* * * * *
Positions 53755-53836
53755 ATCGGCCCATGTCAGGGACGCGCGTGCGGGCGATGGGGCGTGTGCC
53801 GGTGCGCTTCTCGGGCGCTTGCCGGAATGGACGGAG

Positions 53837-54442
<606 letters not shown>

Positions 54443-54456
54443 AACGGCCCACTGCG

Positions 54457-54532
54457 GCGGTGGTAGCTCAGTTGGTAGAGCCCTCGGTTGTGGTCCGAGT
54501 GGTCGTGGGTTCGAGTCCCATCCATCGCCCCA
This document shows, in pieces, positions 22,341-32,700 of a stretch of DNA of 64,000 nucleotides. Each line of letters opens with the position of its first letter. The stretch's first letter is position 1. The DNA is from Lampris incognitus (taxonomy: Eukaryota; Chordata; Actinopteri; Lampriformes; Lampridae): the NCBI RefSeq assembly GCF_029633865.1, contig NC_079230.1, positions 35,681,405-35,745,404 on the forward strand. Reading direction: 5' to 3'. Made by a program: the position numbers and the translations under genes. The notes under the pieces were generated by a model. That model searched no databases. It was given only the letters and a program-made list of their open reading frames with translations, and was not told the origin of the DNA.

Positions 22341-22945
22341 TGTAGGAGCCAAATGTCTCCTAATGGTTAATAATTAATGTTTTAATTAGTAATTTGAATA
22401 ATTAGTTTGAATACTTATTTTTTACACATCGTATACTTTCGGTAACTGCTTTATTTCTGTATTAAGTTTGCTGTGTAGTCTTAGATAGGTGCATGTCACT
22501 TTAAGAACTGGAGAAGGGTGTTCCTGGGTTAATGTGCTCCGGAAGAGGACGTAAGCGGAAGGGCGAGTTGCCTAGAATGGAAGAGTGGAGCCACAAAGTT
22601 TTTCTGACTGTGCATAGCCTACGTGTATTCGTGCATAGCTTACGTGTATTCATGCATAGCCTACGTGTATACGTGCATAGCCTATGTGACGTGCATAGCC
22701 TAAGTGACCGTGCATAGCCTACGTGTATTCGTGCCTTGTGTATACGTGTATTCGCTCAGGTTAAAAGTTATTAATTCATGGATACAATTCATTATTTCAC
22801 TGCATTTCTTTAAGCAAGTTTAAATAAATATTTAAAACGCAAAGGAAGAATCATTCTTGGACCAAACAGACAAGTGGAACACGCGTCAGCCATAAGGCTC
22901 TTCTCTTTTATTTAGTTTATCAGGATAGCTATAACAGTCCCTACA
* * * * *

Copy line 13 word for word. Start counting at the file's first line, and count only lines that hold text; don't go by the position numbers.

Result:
22341 TGTAGGAGCCAAATGTCTCCTAATGGTTAATAATTAATGTTTTAATTAGTAATTTGAATA